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You Can’t Sit With Us: When That Fun Friend Becomes Toxic

You Can't Sit With Us: When Friendships Turn Toxic

We’re bored, hungry and lonely.

We all want someone to play with.

There are two types of friends, the ones who are there for the long haul, and the ones who are there for the a season.

The latter is someone to eat tacos with, or to encourage a binge on chips and dip. We all need a friend who is readily available for last minute road trips and cheap fast food. Someone with expendable time, and an insatiable impulse. You’ll hang on each other like this season’s coat. This person might be someone you’ve just met, or someone who’s flitted around like a hummingbird from time to time. Troublemakers come in all disguises.

These friendships start easy, and they’re just enough to take the edge off a world that’s demanding us to be so serious in order to make it. We need these friends, and we need the laughter and possibilities.

Soon, you are an act of mimicry, a synchronization of whispers and giggles, a combination that awakens sin and disapproval.

This friend is an acquired taste, and you will develop the craving for the taste that others will spit back out. Some of these friends will quite happily float in and out of your life, and some will become a problem.

You know the ones, the ones your other friends tell you to watch out for, the ones your boyfriend doesn’t trust and the ones you’re not quite sure about either.

But the appetite for freedom runs deep, and we abandon our better judgement.

We run around with heavy lipstick, and indulge in cartoon frolics. We boast outrageous words adorned with comic timing, and we forget about the rest.

We often forget that our environment, and the people in it, are influential. We like to imagine that we have control, even when we don’t.

Like any bad habit, a toxic friend can be a threat to our welfare, to our sobriety. They accept us into their state of disarray, and they lead the way to second hand carelessness. Once they start relying on you to fix whatever dreary mess has imposed on their lives, and once they relinquish responsibility, then you know things have gone south. Once their problem becomes your problem, it’s time to rip off their mask.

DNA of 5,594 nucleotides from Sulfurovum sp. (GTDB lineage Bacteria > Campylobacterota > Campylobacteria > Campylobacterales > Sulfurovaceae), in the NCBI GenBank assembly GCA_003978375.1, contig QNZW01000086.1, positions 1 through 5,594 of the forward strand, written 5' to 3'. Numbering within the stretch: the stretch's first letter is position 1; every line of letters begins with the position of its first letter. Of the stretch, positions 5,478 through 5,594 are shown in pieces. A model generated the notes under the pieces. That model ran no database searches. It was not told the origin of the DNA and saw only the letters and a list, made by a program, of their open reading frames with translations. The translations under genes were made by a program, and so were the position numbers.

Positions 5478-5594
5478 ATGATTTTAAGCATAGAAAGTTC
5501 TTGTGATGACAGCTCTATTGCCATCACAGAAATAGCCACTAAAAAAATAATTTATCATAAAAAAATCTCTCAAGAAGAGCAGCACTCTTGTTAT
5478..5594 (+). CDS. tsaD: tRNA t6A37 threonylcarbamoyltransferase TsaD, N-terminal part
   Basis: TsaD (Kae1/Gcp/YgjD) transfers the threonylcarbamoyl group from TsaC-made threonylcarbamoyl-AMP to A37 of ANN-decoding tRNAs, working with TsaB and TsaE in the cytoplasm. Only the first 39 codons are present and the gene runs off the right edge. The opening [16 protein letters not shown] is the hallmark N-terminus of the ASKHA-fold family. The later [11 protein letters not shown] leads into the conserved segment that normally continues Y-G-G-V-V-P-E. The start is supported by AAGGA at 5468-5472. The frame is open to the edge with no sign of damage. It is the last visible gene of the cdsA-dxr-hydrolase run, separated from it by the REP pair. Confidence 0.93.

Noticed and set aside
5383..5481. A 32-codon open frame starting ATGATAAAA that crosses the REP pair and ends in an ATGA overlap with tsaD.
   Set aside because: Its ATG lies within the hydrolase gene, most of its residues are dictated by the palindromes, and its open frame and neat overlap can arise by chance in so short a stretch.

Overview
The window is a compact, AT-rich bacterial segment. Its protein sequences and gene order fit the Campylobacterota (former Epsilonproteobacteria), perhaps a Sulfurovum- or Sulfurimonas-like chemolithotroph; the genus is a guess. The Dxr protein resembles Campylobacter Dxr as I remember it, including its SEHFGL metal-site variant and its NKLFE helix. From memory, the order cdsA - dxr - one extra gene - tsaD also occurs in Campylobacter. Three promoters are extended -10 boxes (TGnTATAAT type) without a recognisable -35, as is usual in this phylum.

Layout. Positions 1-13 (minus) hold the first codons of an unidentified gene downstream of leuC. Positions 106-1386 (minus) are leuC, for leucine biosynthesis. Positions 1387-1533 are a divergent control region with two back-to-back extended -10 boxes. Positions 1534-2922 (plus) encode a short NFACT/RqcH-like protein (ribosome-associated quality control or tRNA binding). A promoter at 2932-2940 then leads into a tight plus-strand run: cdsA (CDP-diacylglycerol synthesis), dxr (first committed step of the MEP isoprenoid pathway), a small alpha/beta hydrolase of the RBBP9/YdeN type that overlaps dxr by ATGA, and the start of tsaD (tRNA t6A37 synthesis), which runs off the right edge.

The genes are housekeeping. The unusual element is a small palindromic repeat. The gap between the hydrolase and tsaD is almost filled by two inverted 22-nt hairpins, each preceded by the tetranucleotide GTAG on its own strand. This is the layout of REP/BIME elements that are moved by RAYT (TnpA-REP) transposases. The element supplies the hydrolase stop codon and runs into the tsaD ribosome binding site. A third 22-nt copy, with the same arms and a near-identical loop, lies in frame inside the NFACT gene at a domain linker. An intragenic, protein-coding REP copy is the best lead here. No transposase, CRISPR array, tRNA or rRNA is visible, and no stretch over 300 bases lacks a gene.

Once your worries turn into manifestations of this human being, you need to assess the damage.

I can’t help but feel a tragic sense of injustice to it all. The toxic friend isn’t quite aware of their own threat, or their influence. They see a life filled with half loves and half friendships, and they can’t quite figure it out. Yet, we can’t free a toxic mind that won’t go cold turkey.

The truth is, this friend is a catastrophe. In short, they’re a hot mess. Sure, they’re always on hand for a good time, but they wouldn’t know how to see you through a bad time if you superglued a self-help book to their face. They’ll get to where they’re meant to be, but you won’t be there to see it.

Their rhetoric is persuasive, and rooted in action and passion. Their thoughts are problematic, but ensnaring.

We become emotionally conflicted, and we’re drawn to them like summer flies to syrup.

Long after we’ve traded troves of tricks and trouble, we come to the unwelcome conclusion that an entwinement of fire starters and free spirits can lead us to poisoned memories. Fair weather friendships will always lead to dead ends.

Friendships aren’t just smiles and Instagrams, they are bound by time and life’s ugliness, they’re cemented together by history. The friends you really need are the ones who aren’t scared of your dark side, who aren’t distracted by a better party. There’s a freedom in awareness, and the sooner we become more aware of the negative influences in our lives, the healthier we’ll be. The toxic friend is a decoy, a mirror of a life you left behind.

We’ve all had friends lead us down to wonderlands of chance and circumstance. We’ve all let other people pull the strings, and call the shots. But we can decide to be eclipsed by a good time, or by good people. The party’s over, and it’s time to go home.

About the Author

Shelley Phillips

Shelley holds a B.A. in Media Studies from Swansea University, Wales. She enjoys keeping up with a critiquing TV shows, blogging, American politics, and baking snicker doodles. She hopes to one day work as a journalist.


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